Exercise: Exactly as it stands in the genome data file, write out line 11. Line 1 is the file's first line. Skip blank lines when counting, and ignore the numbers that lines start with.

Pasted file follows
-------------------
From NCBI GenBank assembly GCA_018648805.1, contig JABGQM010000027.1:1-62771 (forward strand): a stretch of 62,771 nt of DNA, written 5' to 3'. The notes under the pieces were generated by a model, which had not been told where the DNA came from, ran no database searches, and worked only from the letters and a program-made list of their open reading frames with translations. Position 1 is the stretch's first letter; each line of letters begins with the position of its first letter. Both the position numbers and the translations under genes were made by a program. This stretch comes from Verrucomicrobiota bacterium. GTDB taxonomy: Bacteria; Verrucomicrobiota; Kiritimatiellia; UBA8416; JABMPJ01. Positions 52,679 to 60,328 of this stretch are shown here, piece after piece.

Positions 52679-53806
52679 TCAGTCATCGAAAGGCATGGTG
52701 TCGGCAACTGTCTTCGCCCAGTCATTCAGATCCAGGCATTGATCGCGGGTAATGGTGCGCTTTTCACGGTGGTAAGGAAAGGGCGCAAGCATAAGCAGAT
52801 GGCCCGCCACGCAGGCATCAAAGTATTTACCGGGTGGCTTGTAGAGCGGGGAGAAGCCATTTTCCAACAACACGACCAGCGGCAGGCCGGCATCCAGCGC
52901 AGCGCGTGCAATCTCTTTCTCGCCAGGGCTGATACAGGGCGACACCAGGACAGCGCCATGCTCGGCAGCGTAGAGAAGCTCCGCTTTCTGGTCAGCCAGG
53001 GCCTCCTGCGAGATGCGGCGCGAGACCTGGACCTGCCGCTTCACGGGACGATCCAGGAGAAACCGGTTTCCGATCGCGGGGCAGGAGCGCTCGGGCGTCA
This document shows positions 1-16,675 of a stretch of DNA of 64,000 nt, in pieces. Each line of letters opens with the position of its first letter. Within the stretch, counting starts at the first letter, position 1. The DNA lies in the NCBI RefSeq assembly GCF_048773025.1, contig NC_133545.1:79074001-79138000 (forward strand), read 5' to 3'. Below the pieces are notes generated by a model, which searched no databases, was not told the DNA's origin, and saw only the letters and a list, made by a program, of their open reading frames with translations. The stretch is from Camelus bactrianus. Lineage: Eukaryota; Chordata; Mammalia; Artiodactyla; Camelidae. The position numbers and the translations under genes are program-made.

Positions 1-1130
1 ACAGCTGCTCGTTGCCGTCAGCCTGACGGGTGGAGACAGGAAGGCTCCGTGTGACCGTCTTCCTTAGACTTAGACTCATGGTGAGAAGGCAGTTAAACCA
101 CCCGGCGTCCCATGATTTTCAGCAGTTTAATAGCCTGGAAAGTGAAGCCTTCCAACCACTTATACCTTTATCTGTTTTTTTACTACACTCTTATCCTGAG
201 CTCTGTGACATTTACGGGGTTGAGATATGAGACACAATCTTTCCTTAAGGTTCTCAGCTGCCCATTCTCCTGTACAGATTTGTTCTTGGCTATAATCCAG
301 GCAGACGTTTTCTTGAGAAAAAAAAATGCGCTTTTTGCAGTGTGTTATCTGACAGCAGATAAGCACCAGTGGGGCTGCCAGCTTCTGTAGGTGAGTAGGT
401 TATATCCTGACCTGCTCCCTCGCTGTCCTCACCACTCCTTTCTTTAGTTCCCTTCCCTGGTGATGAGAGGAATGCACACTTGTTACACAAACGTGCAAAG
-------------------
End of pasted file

101 CCCGGCGTCCCATGATTTTCAGCAGTTTAATAGCCTGGAAAGTGAAGCCTTCCAACCACTTATACCTTTATCTGTTTTTTTACTACACTCTTATCCTGAG